Above the fold and locally famous

Going on the radio to promote early literacy and library services was surprisingly fun, and a great outreach tool in my rural county where people aren’t always able to make it to the library and storytimes. Below is a comic about my experience.   Lisa Nowlain is a Youth Librarian in the Nevada County Community Library system in California. She’s also an artist type and you can see her work at

Blogger Ericka Chilcoat

1000 Books and Smiles!

This weekend we held our very first 1000 Books before Kindergarten graduation! We had 10 graduates who reached this milestone. Some registered with our pilot program in October of 2016;  others with our full rollout in January of this year.  I am still flabbergasted at the amount of planning that went into the graduation. Try as we might, there were still last-minute details that threatened to derail us, such as a “broken” printer! Luckily, we pulled it together, thanks to my fabulous detail-oriented partner-in-crime Susan Flinspach, who has put in thousands of volunteer hours toward this program. I believe the parents, children, family members, volunteers and local officials that participated all had a great time.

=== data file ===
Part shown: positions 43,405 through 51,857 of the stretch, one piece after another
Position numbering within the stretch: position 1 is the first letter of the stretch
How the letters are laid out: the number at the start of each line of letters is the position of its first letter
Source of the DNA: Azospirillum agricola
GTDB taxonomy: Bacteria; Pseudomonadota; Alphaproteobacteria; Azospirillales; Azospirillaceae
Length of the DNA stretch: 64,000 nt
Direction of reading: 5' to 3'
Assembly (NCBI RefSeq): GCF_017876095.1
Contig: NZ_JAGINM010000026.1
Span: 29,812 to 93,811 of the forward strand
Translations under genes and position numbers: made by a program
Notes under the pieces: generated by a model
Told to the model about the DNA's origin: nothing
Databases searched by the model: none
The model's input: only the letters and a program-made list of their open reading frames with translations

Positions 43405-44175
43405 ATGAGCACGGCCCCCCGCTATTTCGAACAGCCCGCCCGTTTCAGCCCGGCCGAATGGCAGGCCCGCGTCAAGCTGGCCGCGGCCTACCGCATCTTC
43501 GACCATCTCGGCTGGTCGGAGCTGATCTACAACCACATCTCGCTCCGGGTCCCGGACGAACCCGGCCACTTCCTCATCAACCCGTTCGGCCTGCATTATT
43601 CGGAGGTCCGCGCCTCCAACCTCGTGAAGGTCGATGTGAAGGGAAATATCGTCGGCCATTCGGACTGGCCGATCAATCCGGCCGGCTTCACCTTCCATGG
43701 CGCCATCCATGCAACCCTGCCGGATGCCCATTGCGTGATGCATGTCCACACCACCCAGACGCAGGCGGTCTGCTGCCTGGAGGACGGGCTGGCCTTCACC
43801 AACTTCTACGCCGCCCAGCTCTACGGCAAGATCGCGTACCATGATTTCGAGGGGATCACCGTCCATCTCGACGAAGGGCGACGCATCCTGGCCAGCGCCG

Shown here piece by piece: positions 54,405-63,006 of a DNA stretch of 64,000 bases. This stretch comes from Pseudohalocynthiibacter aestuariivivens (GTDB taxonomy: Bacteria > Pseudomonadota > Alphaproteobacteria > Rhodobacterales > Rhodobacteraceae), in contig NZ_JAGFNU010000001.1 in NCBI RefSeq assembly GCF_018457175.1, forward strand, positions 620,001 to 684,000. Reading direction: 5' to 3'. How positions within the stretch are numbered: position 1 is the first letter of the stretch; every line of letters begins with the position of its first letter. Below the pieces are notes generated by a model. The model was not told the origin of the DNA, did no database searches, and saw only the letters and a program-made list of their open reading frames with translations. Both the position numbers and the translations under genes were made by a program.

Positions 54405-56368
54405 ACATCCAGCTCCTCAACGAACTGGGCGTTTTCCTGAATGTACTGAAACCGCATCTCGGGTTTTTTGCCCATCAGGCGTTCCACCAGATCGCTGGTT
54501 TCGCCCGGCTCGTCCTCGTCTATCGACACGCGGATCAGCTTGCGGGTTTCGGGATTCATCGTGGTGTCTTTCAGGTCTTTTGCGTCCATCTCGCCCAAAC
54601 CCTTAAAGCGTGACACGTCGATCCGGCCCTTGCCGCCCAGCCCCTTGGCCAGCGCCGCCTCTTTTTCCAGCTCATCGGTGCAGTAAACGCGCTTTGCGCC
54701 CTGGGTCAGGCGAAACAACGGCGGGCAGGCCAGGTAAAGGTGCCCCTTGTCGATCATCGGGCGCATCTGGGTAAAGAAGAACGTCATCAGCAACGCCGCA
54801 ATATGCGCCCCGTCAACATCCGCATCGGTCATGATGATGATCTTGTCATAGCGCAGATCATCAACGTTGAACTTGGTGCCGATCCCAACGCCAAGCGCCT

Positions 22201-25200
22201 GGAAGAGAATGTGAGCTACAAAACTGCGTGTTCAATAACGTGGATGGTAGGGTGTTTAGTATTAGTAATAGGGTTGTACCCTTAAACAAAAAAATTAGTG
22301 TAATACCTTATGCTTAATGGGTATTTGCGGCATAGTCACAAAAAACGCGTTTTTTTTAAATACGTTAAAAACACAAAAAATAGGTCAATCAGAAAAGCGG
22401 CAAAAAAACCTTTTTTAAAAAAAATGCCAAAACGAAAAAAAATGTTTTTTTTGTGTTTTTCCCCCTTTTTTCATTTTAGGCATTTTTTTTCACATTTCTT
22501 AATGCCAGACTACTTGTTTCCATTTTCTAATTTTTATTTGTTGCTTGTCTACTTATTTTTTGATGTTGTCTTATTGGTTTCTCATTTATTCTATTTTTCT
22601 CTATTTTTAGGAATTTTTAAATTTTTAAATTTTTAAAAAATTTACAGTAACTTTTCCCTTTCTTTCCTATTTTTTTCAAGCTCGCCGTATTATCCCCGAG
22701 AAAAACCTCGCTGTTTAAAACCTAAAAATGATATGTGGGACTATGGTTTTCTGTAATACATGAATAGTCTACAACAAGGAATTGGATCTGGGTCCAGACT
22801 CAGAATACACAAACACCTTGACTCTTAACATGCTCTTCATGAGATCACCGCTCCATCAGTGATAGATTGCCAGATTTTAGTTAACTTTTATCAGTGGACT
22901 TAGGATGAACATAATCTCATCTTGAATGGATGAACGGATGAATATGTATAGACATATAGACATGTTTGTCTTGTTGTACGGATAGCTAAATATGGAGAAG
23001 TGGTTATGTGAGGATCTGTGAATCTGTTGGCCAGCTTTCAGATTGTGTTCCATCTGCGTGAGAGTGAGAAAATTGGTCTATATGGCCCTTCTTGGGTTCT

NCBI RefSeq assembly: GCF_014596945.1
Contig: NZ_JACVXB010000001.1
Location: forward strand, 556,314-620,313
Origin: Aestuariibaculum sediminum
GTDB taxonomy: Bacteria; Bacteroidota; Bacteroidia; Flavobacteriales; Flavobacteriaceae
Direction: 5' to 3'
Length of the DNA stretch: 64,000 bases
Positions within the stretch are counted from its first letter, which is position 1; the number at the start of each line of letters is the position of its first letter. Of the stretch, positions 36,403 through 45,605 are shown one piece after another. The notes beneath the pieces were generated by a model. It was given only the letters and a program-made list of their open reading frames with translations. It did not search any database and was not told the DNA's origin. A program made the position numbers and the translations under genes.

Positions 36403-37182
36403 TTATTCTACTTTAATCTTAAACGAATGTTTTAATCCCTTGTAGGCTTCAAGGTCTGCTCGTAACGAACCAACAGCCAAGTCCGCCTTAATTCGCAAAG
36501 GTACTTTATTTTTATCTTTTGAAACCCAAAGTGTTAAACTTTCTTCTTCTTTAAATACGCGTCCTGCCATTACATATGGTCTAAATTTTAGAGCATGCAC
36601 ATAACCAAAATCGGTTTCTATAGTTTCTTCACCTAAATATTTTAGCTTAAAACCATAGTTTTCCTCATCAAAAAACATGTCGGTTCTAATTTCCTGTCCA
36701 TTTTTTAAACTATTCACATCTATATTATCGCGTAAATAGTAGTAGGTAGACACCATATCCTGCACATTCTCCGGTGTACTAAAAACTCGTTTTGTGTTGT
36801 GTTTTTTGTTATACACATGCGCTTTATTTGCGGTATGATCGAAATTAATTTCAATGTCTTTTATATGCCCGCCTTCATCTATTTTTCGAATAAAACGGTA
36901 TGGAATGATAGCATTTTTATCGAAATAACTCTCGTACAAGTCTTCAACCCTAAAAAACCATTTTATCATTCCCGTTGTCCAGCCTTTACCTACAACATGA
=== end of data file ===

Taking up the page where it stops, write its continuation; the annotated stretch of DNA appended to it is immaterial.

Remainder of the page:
Blogger Public Awareness Committee

Reflecting on Summer Meals

Hearing about Summer Meals a lot lately?  There has been a lot of publicity for this growing program, coming from wide ranging sources. One article, featured in the New York Times, gave a broad portrayal of how lunch service is working in different libraries across the country.  This article, for the Office of Intellectual Freedom blog, takes a different approach and champions the service as an intellectual freedom issue. My library system (King County Library System) has 13 branches offering some kind of meal service this summer.  While most are federally funded, as described in the New York Times article, several (including mine) are being paid for by donations from our KCLS Foundation.  We follow similar guidelines (food for everyone 18 and under, must be consumed on site) for the three days per week that we serve lunch. This is the first year that my branch has served meals in…